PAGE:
Paul Whelan calls on Biden to treat his case as ‘he would do if his own son were being held hostage’

Paul Whelan on Thursday called for President Joe Biden to handle his case as “he would do if his own son were being held hostage” as he marked another holiday in Russian detention.

“I would hope that the president truly makes my case truly a top priority and leverages the resources available to him as he would do if his own son were being held hostage,” he said in a phone call to CNN on Thursday.

“As the United States celebrates another year of independence, America should not forget that several of its citizens are being held hostage around the world by rogue regimes intent on exacting some form of ransom from the US government. These wrongful detentions undermine our concepts of rights and freedoms. They should not be tolerated, tacitly nor otherwise,” Whelan said. “My detention at the hands of the Russian government over more than five and a half years, for a charge of espionage that never occurred, subjects me to slave labor six days a week, and living conditions that defy human rights.”

Whelan, who has been declared as wrongfully detained by the US State Department, was arrested in Moscow in December 2018 and sentenced to 16 years in prison in 2020 on espionage charges he consistently and vehemently denies.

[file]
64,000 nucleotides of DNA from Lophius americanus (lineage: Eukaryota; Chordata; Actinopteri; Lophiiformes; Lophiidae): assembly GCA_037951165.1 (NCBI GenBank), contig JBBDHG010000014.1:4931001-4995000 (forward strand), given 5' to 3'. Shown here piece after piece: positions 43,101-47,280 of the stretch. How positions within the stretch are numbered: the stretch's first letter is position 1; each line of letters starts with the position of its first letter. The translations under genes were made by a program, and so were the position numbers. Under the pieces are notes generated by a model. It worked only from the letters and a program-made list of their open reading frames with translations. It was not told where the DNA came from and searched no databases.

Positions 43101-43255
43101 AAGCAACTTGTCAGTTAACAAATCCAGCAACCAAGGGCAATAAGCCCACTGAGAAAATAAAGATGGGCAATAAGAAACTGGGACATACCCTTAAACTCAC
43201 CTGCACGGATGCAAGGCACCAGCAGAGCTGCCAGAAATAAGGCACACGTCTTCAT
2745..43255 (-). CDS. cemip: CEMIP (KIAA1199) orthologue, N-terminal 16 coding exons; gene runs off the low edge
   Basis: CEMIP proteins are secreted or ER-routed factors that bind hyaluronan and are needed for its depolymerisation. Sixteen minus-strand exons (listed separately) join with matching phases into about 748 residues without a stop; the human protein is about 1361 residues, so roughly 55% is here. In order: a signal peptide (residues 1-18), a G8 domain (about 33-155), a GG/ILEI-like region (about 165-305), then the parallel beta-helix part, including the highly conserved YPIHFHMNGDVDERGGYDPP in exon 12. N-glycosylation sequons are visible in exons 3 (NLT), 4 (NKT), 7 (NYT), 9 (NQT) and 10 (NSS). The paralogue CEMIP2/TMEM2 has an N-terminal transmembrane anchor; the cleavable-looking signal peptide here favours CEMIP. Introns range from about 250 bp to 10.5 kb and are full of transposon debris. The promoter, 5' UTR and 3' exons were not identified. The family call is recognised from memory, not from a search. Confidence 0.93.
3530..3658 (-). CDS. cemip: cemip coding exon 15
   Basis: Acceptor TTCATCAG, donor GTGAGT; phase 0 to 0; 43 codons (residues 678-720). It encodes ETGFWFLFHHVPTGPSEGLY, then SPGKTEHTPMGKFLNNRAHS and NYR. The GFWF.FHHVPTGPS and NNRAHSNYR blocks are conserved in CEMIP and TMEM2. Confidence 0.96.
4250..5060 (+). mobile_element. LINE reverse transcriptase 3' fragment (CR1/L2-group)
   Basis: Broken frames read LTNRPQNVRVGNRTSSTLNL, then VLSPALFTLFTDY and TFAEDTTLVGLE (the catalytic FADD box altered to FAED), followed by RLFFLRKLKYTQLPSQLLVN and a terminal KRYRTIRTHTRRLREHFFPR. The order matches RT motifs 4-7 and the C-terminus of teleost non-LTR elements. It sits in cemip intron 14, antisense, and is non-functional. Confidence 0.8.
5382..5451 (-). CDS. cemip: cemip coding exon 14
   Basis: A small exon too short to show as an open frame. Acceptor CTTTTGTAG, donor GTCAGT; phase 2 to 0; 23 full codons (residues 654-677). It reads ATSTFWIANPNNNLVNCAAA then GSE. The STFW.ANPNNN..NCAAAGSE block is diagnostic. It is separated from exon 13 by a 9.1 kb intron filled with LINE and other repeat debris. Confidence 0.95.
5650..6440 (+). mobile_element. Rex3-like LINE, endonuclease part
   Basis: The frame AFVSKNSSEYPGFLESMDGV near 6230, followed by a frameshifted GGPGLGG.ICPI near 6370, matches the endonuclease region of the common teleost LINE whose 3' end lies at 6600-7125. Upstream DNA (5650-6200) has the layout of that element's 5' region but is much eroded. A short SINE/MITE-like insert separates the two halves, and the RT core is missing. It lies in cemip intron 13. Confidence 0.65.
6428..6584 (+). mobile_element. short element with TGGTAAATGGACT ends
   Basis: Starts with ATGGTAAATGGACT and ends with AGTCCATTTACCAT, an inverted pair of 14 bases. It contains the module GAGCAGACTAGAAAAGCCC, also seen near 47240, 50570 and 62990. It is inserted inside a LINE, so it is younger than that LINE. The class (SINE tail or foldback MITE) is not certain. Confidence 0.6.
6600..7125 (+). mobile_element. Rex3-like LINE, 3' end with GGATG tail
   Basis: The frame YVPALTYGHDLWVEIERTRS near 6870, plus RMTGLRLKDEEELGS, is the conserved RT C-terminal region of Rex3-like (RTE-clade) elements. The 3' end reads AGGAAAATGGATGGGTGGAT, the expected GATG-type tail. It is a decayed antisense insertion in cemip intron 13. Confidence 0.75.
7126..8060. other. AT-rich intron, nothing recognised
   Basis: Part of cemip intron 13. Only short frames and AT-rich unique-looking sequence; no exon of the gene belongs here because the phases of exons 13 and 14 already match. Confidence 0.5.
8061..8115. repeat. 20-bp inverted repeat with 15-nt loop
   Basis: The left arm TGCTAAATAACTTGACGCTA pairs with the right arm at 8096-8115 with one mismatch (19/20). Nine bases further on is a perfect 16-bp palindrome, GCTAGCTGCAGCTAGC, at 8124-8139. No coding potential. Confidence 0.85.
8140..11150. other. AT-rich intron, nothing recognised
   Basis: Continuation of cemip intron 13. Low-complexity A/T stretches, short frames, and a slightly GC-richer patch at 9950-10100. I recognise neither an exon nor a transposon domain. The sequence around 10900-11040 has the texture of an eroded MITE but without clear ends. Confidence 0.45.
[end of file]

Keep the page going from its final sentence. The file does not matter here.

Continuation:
Whelan told CNN that “it’s surreal” to spend another Fourth of July in Russian detention.

“You kind of get used to these holidays going by and you try not to mark every holiday that you miss. But it’s difficult because this would be a day that there would be parades, there would be firecrackers, there would be music on the White House lawn, there are concerts. There’s all sorts of things that I would have either paid attention to on television or gone to in person or participated with friends and family,” he said.

“So it’s not just a holiday going by, it’s me missing my life, and missing my family, missing my dog, missing my friends, missing the things that we take for granted. You know, having hot dogs — they don’t have hot dogs here. There are no hot dogs. It’s crazy. Fireworks. I haven’t seen fireworks in years. There are just basics of our lives that I miss,” Whelan continued.

Whelan, who called CNN from his remote prison camp in Mordovia, said, “It’s tiresome sometimes but the things that keep me going are the fact that these people in the government are working towards my freedom, that my family is supporting me, my friends are supporting me, and that people like you are willing to pay attention to what I have to say.”

He also thanked “members of Congress from both parties” who “support my homecoming, and the tireless folks in a myriad of government agencies that know my name oh so well.”

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